The transport sector as a whole is increasing CO2 emissions at such a rate that it has cancelled out two decades’ worth of green gains made across the manufacturing, power generation, district heating, residential, services and agriculture sectors combined. This devastating disparity is forecast to grow.
The goal set by the EU to reduce aircraft CO2 emissions by 75% by 2050 is totally unrealistic. Even if Europe were to meet these goals, their aircraft industries will at the very least double its greenhouse emissions by 2050.
The past decade has shown the least improvement in aircraft fuel efficiency when compared to advances over the past century. The “tube and wing” template we use is a fossil.
Allowing the parameters of an aircraft’s geometry to become adjustable during flight would lead to large gains in efficiency throughout the flight envelope – that is, from take-off to landing. This is the idea behind aircraft morphing.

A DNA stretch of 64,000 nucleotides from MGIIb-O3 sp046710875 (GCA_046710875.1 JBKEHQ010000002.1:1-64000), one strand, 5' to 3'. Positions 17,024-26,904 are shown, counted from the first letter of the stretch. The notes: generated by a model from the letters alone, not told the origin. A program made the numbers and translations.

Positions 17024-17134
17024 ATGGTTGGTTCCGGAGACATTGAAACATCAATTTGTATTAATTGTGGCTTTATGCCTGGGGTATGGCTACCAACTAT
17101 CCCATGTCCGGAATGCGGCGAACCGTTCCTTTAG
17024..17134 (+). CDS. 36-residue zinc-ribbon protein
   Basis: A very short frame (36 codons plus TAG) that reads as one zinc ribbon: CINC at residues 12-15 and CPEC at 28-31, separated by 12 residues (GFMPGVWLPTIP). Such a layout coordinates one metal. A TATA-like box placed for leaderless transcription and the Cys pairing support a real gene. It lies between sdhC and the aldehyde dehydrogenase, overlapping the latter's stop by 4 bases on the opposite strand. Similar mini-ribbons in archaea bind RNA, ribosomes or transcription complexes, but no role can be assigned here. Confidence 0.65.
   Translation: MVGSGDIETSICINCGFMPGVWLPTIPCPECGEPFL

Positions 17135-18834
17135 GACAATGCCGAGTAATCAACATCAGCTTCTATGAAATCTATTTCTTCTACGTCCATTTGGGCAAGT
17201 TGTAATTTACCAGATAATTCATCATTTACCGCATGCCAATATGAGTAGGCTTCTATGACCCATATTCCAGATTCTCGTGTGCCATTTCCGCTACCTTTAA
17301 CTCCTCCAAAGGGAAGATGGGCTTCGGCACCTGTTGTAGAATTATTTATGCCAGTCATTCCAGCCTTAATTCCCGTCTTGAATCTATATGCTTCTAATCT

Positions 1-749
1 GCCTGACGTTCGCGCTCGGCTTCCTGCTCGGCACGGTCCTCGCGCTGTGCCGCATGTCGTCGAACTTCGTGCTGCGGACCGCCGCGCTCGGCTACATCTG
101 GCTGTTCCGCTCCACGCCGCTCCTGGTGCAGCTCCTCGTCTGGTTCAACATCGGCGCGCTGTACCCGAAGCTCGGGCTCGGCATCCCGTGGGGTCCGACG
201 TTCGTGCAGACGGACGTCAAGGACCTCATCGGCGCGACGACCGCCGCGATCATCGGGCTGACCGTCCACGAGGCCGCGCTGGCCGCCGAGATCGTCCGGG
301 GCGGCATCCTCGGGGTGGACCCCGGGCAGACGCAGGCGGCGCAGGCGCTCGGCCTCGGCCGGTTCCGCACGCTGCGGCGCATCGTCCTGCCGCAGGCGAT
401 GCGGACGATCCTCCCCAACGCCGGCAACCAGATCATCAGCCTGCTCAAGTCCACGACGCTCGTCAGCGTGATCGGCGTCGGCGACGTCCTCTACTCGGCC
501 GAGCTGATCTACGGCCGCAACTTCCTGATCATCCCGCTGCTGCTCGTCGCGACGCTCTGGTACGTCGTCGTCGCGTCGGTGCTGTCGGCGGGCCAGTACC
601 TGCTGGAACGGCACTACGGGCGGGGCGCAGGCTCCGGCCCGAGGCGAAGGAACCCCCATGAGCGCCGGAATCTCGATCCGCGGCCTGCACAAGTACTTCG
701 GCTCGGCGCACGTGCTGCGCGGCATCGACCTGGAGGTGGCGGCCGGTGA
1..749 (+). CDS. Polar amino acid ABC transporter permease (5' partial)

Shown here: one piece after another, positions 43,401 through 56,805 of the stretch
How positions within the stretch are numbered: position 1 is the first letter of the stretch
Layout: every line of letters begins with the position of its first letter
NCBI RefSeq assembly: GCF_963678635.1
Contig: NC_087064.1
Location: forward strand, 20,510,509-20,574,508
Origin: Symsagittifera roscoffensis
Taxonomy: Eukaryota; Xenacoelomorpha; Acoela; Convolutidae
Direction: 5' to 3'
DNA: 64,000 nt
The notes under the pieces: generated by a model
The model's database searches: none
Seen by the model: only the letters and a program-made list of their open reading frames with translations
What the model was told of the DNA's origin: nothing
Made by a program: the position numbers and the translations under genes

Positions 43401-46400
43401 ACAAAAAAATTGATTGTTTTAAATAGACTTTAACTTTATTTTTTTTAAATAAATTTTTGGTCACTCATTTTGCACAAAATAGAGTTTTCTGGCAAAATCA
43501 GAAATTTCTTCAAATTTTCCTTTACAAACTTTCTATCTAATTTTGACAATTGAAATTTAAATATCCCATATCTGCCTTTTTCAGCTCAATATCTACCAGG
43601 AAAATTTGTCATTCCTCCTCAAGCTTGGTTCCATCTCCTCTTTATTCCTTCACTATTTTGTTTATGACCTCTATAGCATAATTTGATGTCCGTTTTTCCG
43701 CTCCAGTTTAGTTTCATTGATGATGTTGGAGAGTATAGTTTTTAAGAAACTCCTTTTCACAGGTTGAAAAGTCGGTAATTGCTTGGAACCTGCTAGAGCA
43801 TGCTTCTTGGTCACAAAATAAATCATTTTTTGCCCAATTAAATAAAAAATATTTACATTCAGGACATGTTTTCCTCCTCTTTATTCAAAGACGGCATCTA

Morphing means tailoring the shape of the aircraft to best fit the objective at hand – be it maximizing fuel efficiency, speed or maneuverability. Examples of morphing devices are found in commercial aircraft today, including retractable undercarriages and wing flaps.
Morphing technologies may not be the sole solution to the problem we are facing, but they will play an important role. All-electric propulsion, energy harvesting systems, prolific use of light-weight composite materials, and formation flying will all go some way to resolving the issue.
Morphing technologies- Morphing is a special effect in motion pictures and animations that changes (or morphs) one image or shape into another through a seamless transition. Most often it is used to depict one person turning into another through technological means or as part of a fantasy or surreal sequence. Traditionally such a depiction would be achieved through cross-fading techniques on film.